Figure 2 The blade grip
Figure 3 Stance for handle throw
Figure 4 Stance for blade throw

PLEASE NOTE: the instructions above also apply to Models 70 and 76.

How To Throw

Here are the simple step-by-step instructions for throwing any Tru-Bal knife that is designed and balanced for throwing by the handle, such as the Bowie-Axe, the Stinger Bowie, or the Mountain Bowie.

1. Take the knife firmly by the handle in the same natural manner in which you would normally grasp a hatchet handle, keeping the plane of the knife vertical and pressing the ball of your thumb against the rivet nearest the hilt.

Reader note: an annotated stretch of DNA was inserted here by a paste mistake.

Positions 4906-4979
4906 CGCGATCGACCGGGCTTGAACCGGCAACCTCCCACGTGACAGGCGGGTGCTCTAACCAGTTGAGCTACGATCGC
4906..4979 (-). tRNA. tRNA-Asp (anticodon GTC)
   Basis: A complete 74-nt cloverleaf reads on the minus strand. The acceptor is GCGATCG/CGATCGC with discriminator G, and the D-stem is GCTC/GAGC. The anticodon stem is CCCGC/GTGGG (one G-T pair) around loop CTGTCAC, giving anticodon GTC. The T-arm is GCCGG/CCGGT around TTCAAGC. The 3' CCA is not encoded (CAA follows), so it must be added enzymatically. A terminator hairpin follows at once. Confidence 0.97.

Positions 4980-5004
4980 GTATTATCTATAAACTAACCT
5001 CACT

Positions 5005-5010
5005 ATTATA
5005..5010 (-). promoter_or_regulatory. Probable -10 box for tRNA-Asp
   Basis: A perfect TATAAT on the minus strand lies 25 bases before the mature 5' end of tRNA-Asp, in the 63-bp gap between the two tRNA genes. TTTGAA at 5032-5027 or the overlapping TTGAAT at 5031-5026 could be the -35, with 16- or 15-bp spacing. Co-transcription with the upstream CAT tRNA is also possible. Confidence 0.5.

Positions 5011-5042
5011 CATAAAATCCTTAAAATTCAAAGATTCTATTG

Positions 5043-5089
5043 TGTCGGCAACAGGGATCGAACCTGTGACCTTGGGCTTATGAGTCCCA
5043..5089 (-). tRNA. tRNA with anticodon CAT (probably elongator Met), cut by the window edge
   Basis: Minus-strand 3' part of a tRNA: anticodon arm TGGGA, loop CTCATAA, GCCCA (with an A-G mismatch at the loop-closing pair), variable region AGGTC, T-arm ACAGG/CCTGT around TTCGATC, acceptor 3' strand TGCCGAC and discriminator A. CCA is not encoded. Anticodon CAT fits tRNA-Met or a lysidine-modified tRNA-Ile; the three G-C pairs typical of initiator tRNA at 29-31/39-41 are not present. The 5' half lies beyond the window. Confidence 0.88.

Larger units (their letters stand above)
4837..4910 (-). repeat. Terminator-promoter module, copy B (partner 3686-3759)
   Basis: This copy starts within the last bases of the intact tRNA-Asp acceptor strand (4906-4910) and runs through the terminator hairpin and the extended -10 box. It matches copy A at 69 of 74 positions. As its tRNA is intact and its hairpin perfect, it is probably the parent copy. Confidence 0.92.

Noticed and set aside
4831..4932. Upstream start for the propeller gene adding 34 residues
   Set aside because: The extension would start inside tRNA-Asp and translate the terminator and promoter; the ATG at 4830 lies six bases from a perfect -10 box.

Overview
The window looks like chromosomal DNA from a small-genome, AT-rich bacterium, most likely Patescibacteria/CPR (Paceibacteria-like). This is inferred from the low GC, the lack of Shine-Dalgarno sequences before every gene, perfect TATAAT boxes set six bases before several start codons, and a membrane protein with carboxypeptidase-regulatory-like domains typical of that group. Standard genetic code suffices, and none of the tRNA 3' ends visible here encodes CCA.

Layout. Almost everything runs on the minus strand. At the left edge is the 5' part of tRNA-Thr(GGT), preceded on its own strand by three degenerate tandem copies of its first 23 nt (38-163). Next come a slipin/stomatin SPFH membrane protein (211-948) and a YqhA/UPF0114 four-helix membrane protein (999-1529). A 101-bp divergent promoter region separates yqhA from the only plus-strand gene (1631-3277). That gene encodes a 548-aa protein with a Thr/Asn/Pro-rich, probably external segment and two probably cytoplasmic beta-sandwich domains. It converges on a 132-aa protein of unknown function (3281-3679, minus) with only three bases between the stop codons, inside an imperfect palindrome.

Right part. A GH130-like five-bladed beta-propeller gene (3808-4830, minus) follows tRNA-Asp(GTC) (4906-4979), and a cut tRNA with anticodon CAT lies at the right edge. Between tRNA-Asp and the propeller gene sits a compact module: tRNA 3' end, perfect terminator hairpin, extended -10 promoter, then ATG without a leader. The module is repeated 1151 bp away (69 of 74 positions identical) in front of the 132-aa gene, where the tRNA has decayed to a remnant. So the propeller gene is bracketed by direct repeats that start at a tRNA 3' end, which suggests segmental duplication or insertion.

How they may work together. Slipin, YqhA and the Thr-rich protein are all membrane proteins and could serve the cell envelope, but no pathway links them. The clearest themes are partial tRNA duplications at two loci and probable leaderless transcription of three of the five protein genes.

2. At a distance of four or five paces — approximately fifteen feet from the target — pitch the knife very hard with an overhand throw — (just like you’d pitch a baseball) — keeping the plane of the blade vertical as it leaves your grasp. This is very similar to an overhand baseball pitch, or cracking a bull whip, but without the usual wrist snap, inasmuch as the knife should slip from your hand just before you reach the end of your swing. Continue to “follow through” on the swing, however, since knife throwing experts will agree that the “follow through” is the secret of guiding the knife accurately to the target.